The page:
life beyond the well…

Girls will be Girls and Boys will be Boys…

4 Comments

…in separate classrooms. This article talks about the growing trend of same-sex classrooms, and outlines some of the arguments for and against it.

I saw the same sex classrooms at work while doing a summer program with the Sunflower County Freedom Project. At first I was uncertain as to how well it would work, but it worked very well, particularly with the middle-school aged students that we were working with. As we all know, the adolescent/pre-teen/early teen age group is one that is just a bundle of emotions with hormones in overdrive. In my opinion, having the students separated allowed them to focus more on their work, and not trying to impress their boyfriend/girlfriend/prospective boopiece while in class. After seeing it in action, I was very impressed, and I would definitely support it in other classroom settings (ie: the public school arena).

So, what do y’all think? How would you feel about same-sex classrooms?

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Author: erin.almond

God-chaser. NC native, now planted in Jacksonville, FL. Happily married to a handsome church-planting pastor. I am easily excited by Jesus, education, cupcakes, Moleskine notebooks, and Pepsi. Overwhelmed by God's amazing grace, undeserving of His love and mercy.

4 thoughts on “Girls will be Girls and Boys will be Boys…

  1. I really do believe I would have excelled much better than I did – especially in middle school – had I had a same sex education.

  2. strange as it sounds, i think people overemphasize the educational part of school. school might be more important for teaching people how to navigate through social dynamics than for teaching kids different bits of information. even though pre-teens are hormonal train wrecks, they need to learn to deal with the opposite sex in a civil manner. because of that, i wonder of less interaction is a serious problem.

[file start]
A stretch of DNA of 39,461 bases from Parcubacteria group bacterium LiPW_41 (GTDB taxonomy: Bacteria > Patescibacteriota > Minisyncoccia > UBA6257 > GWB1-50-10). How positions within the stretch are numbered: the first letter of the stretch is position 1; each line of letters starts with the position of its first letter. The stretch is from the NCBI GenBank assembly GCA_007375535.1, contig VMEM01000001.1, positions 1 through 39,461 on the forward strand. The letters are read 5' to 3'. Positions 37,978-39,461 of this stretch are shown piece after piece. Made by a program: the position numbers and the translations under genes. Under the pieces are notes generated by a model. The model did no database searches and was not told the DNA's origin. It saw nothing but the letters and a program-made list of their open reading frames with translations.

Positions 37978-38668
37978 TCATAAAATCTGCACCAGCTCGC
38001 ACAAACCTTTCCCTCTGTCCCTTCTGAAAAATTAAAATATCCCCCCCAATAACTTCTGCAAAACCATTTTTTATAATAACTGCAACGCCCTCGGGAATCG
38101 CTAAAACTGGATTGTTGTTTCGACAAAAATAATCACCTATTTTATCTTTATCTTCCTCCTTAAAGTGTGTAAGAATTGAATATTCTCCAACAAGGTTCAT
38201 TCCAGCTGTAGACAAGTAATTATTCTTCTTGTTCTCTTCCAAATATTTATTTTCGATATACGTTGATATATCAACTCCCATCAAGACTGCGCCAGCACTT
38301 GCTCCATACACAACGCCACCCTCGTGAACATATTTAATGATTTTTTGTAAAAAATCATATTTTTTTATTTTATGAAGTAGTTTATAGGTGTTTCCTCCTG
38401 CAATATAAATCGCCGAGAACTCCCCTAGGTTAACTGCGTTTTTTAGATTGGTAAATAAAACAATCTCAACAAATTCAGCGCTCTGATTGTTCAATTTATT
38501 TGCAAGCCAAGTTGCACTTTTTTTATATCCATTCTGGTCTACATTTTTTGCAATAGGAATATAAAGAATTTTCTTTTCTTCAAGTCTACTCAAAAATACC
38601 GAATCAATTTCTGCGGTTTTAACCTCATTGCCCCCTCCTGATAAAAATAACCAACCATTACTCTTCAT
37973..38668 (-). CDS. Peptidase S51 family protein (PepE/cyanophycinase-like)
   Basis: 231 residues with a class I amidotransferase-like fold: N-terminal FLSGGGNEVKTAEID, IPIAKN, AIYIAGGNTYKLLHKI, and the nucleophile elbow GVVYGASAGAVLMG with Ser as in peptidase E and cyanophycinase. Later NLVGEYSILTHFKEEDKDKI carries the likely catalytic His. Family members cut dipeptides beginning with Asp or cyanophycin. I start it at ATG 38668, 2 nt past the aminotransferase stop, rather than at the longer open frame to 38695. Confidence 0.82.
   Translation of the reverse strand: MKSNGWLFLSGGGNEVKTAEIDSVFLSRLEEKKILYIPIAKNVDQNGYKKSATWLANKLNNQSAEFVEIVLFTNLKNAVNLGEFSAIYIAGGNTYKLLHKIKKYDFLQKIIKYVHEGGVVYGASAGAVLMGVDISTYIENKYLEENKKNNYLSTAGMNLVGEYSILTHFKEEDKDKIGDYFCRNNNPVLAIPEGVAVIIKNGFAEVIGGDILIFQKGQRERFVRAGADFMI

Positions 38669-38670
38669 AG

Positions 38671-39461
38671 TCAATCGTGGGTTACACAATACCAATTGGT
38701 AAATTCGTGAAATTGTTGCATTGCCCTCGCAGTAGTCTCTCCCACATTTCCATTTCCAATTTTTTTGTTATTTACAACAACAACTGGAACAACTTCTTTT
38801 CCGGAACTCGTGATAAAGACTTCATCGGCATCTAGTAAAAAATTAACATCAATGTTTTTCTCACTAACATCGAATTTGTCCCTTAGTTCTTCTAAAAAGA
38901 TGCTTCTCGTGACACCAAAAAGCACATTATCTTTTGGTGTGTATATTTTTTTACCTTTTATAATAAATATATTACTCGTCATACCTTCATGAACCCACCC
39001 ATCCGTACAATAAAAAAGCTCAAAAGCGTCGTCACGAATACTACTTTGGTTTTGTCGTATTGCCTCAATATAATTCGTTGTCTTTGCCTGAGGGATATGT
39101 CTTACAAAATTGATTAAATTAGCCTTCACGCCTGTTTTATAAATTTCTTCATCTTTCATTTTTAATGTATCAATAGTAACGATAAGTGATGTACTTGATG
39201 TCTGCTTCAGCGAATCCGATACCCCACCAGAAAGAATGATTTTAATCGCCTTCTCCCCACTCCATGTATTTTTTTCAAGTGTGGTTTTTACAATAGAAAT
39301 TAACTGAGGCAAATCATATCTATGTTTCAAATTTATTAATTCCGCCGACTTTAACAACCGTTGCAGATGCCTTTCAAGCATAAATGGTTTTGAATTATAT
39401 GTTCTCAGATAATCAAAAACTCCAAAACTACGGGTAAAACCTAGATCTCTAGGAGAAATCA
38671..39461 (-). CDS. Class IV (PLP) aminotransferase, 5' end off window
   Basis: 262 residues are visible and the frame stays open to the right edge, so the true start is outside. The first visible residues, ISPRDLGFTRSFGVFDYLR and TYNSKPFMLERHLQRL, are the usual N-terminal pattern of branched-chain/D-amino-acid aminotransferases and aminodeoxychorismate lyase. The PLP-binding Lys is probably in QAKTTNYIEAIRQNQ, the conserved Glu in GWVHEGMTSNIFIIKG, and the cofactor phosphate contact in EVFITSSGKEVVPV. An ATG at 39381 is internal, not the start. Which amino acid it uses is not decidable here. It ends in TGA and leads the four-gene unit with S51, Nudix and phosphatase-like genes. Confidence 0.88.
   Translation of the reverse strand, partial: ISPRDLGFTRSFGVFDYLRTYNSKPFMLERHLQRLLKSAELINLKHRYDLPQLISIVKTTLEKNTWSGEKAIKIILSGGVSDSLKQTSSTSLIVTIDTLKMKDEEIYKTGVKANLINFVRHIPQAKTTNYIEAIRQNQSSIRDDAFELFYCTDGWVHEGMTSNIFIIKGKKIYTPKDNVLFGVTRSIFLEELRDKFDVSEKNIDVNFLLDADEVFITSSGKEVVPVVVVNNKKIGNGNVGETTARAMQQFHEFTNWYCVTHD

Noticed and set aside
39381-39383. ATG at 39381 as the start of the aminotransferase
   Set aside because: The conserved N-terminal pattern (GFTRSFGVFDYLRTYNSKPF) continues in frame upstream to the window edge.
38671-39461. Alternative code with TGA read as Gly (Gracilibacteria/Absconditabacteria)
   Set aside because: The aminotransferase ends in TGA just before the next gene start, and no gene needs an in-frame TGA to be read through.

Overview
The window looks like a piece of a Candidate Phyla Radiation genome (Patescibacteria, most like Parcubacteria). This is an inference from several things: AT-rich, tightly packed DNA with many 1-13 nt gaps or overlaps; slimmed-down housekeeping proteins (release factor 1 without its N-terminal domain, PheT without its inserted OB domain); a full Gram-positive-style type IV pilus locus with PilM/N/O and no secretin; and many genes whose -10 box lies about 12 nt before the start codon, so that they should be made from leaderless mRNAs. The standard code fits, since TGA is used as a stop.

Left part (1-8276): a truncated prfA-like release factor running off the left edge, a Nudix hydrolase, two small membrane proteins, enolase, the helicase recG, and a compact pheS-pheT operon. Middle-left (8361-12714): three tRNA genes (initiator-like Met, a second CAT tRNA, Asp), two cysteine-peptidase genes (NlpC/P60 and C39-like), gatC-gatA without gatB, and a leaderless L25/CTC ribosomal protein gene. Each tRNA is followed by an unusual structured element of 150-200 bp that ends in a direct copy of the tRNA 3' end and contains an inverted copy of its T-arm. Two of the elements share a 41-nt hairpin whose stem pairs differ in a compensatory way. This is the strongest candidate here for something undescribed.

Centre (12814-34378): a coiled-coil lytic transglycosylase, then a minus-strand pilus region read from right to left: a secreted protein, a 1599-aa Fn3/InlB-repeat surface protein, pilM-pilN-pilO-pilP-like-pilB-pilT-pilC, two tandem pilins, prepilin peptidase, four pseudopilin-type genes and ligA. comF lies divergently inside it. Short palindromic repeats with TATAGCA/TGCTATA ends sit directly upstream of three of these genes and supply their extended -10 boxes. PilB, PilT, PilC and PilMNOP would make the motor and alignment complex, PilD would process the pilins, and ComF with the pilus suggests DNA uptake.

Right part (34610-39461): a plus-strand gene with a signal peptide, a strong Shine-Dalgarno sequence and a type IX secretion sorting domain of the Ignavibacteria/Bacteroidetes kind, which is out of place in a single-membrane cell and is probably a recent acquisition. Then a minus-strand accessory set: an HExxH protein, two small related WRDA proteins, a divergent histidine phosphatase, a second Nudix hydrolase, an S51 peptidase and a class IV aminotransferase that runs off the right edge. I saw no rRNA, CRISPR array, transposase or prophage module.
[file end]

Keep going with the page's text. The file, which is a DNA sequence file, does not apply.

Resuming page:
(see, better friend than sherrell.)

  3. i agree that a lot of learning that takes place in school isn’t academic in nature, but there are other settings where the students will learn how to interact with people of the opposite sex. with the program i worked with, the students only had same-sex classes for their core academic classes (reading, math, etc), and then their other classes (media production, public speaking, college prep) they were all together. there were still the usual middle school issues, but i think that academically, they were MUCH more focused in their core classes than in their other classes. but that’s just me. i think part of it might depend on the environment and the students that are involved. i can imagine there being some resistance, though.

  4. that’s interesting. i think school could do a better job of
    teaching people how to navigate through social dynamics, but how do you do that? as similar as people are, people are different. and i’m not sure that you can really predict which social situations folks will experience and thus can’t really teach them how to navigate through situations that they may or may not encounter. i had a northern urban public education, which taught me very little about how to deal with folks at UNC – black or white, urban or rural. i’ve since lived in southern Africa, the midwest, and now, the west. i’m not really sure that a singular education experience could have taught me how to deal with the social dynamics that i’ve encountered.

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